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From Texas to Tennessee to Tokyo

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Though it was nearly 20 years ago, I remember it like it was yesterday. I was 15yrs old onstage in front of a packed house at the Beckham Hotel in Mineola Texas. As the stage lights bore down on me blacking out the faces in the audience, I picked up my Takamine acoustic guitar. I was freaking nervous man(terrified!). This was really the first time I’d been onstage to be honest. Mustering as much faith and courage as I could, I played my song and then looked up. At first; silence. Shit. Did I screw up? Was my guitar even coming through the sound system? Is my life over? But then…..the crowd went crazy. I felt a rush like I had never felt before. “Yup” I thought to myself. “I’m doing this for the rest of my life.”

Let me back up: I was born and raised in a tiny town in East Texas called Quitman. You see, when I tell people I’m a guitar player from Texas they automatically assume that I grew up playing blues, country or Western swing in Dallas, Ft Worth or Austin but………that wasn’t the case.

My hometown had a population of just a little over 1000 and the nearest big city(Dallas) was 2 hrs away. Being conservative evangelical Christians, my parents were not at all down with letting their teenage son drive to the big city every weekend to hangout with bar musicians(but believe me I tried to convince em)

So it was just me, my guitar, as many CDs as I could get my hands on, stacks of Guitar Player magazines and LOTS of practice.

Fortunately there was someone who taught guitar in the neighboring town of Mineola named John DeFoore. He taught guitar in an old hotel he owned called the Beckham Hotel. I started taking lessons when I was 10.

Every week I would walk in and just be intoxicated with the smell of that musty old hotel and the myriad of acoustic guitars John owned. The smell of mahogany, rosewood and spruce would fill the air from the innumerable Martin, Gibson and Taylor guitars.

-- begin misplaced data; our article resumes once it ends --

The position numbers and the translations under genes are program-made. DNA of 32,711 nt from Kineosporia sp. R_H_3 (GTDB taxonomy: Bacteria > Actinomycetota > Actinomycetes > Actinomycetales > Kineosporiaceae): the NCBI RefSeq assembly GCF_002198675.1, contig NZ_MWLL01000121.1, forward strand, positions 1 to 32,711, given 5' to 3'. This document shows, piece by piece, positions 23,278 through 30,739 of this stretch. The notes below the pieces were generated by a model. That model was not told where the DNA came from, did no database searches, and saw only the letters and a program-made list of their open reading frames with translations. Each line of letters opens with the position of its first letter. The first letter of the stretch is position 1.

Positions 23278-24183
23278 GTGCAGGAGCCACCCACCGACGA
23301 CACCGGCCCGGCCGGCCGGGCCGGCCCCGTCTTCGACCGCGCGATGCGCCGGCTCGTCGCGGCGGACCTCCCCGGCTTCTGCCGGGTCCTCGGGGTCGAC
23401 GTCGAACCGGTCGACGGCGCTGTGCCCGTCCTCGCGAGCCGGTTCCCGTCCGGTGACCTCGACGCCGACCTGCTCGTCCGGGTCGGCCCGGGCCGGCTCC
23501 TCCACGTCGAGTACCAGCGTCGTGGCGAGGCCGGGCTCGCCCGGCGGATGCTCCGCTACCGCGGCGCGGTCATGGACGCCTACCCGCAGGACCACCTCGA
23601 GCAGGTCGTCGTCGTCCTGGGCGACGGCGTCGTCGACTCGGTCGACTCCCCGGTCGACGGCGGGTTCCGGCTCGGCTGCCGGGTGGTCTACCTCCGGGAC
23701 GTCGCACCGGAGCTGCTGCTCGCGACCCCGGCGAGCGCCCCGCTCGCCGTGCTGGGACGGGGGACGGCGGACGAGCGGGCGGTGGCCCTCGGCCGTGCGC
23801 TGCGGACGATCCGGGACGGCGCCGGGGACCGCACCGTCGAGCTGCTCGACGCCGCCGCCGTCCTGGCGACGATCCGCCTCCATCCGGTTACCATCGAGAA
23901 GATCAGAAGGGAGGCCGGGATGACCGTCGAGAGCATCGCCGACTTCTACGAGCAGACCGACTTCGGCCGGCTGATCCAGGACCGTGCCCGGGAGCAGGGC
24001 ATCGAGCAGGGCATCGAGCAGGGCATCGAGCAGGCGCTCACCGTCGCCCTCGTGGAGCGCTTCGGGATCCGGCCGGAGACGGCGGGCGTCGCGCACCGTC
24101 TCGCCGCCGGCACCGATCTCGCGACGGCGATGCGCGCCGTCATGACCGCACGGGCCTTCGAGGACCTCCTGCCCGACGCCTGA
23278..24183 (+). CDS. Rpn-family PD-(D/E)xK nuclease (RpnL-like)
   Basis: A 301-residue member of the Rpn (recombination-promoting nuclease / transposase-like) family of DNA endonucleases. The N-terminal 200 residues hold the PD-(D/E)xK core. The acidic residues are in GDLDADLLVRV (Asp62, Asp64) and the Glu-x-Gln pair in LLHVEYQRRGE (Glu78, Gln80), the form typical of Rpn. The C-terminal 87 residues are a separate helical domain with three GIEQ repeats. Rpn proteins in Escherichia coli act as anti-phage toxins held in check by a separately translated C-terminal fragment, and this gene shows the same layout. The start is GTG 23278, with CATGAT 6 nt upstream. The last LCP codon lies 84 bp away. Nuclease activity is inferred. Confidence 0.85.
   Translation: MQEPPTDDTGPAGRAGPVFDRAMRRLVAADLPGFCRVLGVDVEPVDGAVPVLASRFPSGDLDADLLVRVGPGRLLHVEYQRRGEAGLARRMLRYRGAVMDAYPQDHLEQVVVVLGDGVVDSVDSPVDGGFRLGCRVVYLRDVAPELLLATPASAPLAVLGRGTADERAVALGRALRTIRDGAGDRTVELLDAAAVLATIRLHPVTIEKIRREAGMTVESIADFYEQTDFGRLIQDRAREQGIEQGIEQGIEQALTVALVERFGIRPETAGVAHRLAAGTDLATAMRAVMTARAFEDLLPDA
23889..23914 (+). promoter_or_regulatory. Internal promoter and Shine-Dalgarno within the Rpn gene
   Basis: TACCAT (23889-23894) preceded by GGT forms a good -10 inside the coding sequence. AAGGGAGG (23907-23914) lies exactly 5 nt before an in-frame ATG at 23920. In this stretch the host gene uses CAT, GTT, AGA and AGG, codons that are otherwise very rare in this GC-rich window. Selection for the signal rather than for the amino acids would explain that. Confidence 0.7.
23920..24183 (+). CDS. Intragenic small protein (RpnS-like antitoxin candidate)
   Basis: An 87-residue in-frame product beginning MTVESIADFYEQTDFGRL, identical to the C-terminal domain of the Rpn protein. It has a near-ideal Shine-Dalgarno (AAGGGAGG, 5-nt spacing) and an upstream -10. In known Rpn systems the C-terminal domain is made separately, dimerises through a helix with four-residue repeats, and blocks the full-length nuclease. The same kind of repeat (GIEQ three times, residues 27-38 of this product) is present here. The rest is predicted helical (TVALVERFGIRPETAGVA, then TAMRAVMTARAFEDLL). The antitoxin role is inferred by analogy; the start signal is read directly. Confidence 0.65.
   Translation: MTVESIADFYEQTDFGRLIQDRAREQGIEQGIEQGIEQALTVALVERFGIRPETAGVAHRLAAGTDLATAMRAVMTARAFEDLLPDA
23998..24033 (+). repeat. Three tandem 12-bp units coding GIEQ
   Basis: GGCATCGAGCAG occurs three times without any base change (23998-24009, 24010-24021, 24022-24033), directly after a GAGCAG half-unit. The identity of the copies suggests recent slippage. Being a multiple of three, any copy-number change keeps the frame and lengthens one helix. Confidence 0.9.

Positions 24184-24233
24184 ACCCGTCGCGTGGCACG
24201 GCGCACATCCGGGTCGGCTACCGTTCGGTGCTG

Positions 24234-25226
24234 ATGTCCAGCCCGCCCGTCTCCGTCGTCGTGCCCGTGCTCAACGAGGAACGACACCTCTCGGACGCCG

Around 13, I started to get hooked on guitar. I got so hooked that others started noticing my progress on the instrument including my guitar teacher, John. I had written 2 kinda bluesy instrumental fingerpicking tunes on acoustic and John invited me to be the opening act for a concert he was hosting at the Beckham.

The headliner was this kind of progressive bluegrass band from the Czech Republic called “Druha Trava”( imagine an Eastern European New Grass Revival) and they were monster fucking musicians man. Not only that but the place would be absolutely packed.

To say that I was nervous and intimidated would be an understatement. I was terrified. To add fuel to the fire, John told me “You have to practice both those songs 10 times per day if you wanna knock it out of the park.” I had 6 weeks until the show. Gulp.

I did what he said to do. 10 times per day every day for 6 weeks. I hated those songs by the time the show came around haha!

But the practice paid off when I got onstage. Hands shaking, palms sweating, too nervous to look up. This is what I had prepared for. The rush of the applause was unlike anything I had ever felt before and what ensued was a new level of obsession with the instrument.

After high school I moved up to East Tennessee to be a part of the Bluegrass and Country music program at East Tennessee State University. Before long I found myself gigging with various bluegrass bands all over the region and eventually the world.